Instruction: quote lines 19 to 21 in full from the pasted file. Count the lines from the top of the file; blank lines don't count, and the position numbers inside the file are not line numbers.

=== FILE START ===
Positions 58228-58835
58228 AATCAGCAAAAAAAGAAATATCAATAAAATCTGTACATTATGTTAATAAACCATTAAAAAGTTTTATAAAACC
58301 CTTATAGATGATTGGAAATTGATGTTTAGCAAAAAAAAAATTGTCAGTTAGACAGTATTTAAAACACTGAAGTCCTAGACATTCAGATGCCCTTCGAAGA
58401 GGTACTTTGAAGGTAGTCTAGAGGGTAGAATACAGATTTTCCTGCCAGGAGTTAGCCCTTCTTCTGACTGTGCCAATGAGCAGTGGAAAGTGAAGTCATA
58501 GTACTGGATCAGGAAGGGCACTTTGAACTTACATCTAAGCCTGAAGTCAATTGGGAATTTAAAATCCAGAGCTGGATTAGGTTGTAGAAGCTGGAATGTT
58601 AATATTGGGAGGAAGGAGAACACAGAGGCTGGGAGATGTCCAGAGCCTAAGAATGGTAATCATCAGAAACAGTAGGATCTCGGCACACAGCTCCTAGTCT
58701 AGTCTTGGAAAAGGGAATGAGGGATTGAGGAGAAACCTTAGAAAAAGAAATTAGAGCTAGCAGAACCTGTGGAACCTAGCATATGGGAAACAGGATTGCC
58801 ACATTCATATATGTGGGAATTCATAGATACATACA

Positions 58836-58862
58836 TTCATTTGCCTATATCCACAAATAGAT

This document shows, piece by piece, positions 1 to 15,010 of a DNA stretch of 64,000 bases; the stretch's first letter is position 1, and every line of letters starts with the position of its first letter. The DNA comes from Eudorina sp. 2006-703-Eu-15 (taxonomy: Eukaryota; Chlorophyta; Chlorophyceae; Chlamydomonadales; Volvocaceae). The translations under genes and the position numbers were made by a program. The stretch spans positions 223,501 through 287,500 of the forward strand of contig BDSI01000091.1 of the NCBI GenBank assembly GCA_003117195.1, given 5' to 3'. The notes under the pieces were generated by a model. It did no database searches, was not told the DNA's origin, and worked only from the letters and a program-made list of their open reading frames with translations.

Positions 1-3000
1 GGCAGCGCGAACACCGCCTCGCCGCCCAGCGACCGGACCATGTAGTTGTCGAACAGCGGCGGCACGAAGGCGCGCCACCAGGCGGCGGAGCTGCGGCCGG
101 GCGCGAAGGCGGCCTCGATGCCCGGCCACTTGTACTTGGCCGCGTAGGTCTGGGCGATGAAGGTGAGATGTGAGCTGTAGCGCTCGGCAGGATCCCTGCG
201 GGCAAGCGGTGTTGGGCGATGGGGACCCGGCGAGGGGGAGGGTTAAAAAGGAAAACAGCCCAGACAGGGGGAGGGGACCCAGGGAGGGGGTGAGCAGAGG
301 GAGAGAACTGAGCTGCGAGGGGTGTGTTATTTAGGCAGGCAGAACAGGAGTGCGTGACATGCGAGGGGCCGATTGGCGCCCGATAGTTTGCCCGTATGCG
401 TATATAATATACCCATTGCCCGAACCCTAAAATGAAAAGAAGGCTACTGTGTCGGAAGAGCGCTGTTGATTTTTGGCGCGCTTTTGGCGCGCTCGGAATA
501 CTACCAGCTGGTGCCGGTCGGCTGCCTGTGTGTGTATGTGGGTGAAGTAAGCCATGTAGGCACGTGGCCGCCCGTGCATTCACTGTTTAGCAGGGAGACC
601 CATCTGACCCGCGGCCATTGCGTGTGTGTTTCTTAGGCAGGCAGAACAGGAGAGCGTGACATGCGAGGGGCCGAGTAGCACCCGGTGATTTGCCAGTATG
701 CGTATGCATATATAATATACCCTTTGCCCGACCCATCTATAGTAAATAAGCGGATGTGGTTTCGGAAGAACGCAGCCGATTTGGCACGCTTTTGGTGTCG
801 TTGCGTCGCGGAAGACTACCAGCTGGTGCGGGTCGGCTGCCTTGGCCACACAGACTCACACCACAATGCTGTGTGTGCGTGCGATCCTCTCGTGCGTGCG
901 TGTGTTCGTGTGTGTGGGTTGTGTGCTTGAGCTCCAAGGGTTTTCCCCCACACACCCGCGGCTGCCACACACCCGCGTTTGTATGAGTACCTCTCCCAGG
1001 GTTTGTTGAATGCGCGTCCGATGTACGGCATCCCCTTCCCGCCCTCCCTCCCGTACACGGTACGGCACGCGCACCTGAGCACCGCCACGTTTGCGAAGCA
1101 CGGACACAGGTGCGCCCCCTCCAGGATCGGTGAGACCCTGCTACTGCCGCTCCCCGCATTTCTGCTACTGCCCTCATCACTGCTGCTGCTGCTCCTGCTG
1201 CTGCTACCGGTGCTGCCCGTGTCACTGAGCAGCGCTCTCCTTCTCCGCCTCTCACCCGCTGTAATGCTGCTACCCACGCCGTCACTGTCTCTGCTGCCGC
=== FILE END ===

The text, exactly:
601 CATCTGACCCGCGGCCATTGCGTGTGTGTTTCTTAGGCAGGCAGAACAGGAGAGCGTGACATGCGAGGGGCCGAGTAGCACCCGGTGATTTGCCAGTATG
701 CGTATGCATATATAATATACCCTTTGCCCGACCCATCTATAGTAAATAAGCGGATGTGGTTTCGGAAGAACGCAGCCGATTTGGCACGCTTTTGGTGTCG
801 TTGCGTCGCGGAAGACTACCAGCTGGTGCGGGTCGGCTGCCTTGGCCACACAGACTCACACCACAATGCTGTGTGTGCGTGCGATCCTCTCGTGCGTGCG